When the Sun Never Shone on Lisbon
I read this long novel in preparation for going to Lisbon. Imagine my surprise when I flew over the city and saw its estuary illuminated by sunshine. I don't remember encountering a ray of sunshine in the novel.
Lobo Antunes knows how to tell a story or in this case a set of interwoven stories. Five veterans of the Portuguese war in Mozambique (in many ways similar to the US "effort" in Vietnam) are together for a party ten years later. They are from different backgrounds, but share the common experience of the war althought in their separate ways. During the long, drunken night, the occasion turns violent.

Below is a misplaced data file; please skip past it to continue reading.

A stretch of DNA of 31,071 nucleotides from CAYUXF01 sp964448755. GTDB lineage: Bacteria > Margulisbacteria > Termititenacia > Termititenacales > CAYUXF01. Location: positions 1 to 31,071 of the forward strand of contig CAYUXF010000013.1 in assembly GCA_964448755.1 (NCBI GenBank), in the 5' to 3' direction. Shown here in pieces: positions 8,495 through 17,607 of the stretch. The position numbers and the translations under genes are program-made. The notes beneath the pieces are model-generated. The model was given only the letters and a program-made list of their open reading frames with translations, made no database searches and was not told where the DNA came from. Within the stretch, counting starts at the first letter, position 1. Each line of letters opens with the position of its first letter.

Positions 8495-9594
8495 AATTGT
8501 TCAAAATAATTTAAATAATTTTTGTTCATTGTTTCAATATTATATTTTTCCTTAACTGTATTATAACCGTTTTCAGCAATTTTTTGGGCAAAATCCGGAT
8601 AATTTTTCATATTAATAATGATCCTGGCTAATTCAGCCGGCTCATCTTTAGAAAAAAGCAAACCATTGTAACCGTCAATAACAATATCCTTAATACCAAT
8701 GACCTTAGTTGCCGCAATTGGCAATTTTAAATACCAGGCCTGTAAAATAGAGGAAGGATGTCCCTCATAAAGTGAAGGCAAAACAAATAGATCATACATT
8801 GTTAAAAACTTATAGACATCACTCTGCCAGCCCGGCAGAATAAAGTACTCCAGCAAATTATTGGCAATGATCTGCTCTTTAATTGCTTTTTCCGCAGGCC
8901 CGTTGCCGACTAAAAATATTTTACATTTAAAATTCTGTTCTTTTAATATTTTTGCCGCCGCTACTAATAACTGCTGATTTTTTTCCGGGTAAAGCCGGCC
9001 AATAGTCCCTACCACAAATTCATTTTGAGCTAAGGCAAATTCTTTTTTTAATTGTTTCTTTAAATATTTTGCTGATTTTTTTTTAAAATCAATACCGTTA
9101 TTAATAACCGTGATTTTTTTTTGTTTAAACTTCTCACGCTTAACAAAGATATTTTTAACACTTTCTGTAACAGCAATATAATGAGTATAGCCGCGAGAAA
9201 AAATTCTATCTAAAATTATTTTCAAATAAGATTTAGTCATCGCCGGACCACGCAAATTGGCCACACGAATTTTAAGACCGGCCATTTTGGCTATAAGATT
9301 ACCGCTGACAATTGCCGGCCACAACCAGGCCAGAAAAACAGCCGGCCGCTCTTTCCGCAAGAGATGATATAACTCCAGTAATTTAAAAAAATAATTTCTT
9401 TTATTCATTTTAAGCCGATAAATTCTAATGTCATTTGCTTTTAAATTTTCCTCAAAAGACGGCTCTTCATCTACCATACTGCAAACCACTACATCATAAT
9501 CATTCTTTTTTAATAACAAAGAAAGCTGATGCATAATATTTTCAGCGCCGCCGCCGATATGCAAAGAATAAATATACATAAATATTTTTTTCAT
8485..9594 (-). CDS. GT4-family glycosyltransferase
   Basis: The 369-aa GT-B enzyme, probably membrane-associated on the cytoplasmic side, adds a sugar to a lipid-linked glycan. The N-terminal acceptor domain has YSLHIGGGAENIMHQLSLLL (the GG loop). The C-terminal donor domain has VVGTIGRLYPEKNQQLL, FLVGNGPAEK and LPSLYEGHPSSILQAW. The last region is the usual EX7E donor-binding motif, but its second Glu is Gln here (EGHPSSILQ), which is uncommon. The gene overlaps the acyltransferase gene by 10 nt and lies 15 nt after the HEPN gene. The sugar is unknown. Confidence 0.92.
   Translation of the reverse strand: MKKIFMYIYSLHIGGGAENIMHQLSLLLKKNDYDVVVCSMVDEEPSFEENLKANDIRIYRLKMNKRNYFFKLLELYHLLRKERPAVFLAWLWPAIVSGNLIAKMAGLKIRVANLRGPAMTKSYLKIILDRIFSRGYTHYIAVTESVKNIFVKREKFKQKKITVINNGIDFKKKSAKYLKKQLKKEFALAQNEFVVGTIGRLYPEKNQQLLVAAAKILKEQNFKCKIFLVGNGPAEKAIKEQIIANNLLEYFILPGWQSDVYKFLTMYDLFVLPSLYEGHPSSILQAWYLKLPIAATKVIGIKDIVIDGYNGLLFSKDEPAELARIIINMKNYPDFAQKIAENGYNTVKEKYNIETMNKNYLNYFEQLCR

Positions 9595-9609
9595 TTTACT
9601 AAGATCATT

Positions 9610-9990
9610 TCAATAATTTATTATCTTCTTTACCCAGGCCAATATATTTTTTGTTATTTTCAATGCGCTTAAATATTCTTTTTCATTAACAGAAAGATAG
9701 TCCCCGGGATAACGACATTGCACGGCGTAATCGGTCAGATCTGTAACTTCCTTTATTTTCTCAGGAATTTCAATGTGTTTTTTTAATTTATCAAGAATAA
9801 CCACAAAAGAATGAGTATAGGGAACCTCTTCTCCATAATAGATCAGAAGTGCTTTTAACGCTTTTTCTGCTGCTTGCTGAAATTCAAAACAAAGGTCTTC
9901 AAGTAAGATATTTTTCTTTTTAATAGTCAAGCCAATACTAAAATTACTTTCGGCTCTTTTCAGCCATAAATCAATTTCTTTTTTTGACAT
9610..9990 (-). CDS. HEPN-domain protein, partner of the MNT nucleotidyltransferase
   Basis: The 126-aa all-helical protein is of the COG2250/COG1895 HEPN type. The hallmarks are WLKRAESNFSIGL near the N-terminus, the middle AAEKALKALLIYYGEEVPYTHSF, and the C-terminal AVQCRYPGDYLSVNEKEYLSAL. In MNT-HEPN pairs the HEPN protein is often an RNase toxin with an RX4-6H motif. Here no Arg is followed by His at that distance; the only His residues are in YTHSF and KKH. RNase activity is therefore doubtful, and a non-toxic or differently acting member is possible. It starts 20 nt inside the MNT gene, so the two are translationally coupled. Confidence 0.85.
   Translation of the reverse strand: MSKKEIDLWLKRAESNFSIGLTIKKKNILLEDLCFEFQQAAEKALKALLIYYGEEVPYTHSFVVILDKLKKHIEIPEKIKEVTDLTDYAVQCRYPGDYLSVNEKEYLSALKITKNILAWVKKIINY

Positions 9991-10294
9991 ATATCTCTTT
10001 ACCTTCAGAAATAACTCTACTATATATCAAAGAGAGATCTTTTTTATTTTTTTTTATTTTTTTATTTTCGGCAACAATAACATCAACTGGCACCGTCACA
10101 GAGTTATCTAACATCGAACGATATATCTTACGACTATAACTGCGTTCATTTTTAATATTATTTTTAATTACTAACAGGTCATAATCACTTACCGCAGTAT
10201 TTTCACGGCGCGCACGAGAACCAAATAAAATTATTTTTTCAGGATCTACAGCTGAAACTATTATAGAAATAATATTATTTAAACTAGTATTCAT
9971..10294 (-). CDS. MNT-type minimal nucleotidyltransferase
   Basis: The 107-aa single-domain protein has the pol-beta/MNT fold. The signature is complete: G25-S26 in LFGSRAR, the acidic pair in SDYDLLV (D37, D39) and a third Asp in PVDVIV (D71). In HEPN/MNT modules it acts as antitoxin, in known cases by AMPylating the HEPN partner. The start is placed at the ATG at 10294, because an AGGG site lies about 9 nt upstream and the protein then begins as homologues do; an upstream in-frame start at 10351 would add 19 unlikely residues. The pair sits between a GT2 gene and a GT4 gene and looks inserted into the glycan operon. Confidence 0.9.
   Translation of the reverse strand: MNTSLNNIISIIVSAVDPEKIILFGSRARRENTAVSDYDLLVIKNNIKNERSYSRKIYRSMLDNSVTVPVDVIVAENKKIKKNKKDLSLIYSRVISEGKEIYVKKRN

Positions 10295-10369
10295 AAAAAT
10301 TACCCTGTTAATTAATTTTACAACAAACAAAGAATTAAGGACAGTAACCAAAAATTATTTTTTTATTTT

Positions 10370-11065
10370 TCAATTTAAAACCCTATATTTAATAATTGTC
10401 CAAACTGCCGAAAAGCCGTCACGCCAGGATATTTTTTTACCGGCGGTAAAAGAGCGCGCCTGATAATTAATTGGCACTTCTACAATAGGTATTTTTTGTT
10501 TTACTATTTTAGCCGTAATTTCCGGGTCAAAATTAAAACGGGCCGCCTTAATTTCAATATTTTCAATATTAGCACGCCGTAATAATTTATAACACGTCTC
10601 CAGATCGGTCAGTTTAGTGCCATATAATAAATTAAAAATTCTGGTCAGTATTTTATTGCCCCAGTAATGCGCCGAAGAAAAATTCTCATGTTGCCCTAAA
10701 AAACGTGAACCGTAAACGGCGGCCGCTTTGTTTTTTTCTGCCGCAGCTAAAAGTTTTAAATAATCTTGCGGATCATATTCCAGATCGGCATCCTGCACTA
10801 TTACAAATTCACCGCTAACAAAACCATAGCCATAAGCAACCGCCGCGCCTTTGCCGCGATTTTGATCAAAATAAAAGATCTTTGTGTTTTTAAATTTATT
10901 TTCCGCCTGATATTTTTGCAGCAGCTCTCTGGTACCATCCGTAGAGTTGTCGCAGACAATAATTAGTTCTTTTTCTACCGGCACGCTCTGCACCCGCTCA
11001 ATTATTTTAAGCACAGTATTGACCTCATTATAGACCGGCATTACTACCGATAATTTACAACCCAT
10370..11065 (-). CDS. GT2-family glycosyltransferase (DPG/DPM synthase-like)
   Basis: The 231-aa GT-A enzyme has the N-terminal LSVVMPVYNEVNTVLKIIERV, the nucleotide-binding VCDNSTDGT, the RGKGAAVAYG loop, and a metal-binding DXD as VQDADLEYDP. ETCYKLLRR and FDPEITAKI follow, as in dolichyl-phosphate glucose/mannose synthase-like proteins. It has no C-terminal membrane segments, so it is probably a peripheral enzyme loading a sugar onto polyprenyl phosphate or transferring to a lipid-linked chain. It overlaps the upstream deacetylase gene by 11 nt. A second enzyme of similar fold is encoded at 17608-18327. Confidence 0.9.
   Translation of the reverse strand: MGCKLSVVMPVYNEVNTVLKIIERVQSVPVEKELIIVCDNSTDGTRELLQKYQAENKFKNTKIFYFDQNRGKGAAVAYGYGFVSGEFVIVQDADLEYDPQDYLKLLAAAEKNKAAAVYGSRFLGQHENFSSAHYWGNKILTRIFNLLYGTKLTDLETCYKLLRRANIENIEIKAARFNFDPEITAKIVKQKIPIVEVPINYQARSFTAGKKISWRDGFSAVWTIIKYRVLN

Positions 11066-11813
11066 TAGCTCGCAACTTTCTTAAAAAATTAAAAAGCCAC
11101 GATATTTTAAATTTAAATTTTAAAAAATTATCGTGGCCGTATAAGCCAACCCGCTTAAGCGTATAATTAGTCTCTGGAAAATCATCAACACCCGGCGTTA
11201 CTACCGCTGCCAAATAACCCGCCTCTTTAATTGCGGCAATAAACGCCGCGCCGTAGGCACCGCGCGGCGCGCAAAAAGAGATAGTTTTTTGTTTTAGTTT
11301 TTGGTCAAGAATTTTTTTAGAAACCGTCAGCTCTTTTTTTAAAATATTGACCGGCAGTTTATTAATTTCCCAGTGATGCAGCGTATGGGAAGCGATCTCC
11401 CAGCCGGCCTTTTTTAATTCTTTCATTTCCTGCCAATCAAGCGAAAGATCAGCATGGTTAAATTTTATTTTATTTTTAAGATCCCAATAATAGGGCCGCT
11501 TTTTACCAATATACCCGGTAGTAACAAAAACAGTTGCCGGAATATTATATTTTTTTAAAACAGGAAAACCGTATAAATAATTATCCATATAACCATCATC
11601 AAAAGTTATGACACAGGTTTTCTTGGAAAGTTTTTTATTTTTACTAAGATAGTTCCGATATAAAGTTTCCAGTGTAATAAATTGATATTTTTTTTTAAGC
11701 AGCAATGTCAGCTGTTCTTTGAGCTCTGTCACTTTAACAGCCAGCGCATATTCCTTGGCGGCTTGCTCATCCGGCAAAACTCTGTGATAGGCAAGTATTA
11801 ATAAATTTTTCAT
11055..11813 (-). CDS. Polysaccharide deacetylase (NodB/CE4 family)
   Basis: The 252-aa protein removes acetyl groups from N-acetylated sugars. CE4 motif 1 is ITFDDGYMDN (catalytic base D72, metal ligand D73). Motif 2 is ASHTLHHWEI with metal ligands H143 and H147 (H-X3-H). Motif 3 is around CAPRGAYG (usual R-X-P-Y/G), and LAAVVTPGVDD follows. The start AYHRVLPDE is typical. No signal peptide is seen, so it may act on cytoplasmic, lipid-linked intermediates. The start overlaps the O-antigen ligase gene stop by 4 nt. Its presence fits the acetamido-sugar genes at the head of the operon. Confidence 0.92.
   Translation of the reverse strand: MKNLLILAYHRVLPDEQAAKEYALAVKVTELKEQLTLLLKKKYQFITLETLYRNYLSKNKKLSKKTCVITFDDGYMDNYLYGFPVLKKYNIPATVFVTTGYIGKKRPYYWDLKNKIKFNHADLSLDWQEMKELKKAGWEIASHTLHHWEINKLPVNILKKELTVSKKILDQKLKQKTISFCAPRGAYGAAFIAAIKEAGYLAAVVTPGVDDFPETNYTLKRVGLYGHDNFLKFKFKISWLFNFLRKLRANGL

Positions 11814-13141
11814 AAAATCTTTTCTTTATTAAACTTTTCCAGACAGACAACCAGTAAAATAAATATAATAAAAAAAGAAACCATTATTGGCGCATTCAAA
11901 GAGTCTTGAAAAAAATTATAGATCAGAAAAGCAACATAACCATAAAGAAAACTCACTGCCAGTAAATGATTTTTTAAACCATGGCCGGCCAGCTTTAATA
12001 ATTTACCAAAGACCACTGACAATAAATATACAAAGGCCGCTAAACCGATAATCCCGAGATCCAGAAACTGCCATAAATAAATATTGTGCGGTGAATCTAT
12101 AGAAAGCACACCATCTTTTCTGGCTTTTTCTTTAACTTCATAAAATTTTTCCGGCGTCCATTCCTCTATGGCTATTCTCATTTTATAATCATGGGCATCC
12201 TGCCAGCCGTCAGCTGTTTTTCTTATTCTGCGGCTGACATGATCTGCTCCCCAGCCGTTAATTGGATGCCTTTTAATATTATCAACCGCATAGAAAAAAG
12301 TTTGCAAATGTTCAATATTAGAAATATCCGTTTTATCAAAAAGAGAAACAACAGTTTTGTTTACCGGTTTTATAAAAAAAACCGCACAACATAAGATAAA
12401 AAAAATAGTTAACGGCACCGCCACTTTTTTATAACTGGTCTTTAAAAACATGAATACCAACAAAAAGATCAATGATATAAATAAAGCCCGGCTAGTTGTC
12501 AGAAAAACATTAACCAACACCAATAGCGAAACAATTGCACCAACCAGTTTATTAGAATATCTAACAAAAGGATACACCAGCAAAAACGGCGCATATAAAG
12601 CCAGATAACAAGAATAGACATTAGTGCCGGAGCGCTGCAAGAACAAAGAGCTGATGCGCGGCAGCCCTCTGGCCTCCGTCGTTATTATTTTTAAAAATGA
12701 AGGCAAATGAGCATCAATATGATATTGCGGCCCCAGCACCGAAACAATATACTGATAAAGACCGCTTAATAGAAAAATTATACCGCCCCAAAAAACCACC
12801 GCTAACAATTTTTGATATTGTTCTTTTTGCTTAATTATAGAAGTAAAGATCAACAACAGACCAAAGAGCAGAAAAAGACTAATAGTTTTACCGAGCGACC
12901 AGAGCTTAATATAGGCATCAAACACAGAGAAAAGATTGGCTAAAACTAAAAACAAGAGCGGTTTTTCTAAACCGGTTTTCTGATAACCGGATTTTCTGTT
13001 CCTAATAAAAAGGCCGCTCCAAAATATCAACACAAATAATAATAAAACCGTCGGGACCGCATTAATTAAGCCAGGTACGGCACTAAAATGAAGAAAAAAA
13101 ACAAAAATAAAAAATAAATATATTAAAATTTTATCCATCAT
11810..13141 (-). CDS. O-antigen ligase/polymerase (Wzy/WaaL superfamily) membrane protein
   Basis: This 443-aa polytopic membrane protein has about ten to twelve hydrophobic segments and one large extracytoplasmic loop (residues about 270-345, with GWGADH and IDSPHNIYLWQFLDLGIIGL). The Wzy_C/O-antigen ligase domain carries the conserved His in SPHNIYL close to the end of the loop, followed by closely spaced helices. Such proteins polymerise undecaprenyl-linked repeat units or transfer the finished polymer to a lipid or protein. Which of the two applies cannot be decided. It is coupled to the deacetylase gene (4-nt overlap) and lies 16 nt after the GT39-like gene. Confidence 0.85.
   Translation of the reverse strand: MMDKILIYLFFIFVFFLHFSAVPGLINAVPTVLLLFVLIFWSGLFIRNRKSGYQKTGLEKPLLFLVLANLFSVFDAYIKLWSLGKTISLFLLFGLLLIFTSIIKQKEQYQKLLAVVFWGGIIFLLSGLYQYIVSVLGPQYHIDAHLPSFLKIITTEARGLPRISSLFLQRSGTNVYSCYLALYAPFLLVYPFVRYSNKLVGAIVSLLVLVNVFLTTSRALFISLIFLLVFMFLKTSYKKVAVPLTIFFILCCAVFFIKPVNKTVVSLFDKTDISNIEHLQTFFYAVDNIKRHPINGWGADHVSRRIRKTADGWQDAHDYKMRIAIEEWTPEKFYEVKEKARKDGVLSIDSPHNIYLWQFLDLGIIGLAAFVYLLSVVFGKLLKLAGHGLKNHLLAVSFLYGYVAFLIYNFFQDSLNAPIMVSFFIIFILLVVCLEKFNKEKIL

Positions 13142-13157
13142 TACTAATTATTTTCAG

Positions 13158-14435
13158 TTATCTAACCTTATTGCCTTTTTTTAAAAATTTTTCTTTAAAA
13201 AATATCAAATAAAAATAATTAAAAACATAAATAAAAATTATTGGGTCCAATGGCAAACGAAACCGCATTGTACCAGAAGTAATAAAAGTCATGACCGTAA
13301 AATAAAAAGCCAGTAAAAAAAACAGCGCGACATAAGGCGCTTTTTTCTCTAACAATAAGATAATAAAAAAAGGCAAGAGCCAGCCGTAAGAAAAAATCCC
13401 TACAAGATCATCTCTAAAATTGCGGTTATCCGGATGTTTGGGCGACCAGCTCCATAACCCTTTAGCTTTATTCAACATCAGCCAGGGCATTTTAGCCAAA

The novel portrays the shadow side of everyday Portuguese lives as they were under the dictatorship of Salazar, including the disastrous \misadvemtire in Mozambique. No wonder Lobos Antuno set it during Portugal's long rainy season.
I found the novel engrossing as well as grim, mainly because of its detailed depiction of five Portuguese lives and at least as many neighborhoods. The novel enriched my experience of Lisbon by showing its underside, so that I knew that its beauty and old-fashioned charm are only part of the national story.
I read Fado Alexandrino in what seemed to be a well-translated English translation; Lobo Antunes is considered a master stylist in his own language.. He was recently awarded a top award at the International Book Fair in Guadalajara, Mexico. Not all his books and stories are this long or grey in tone.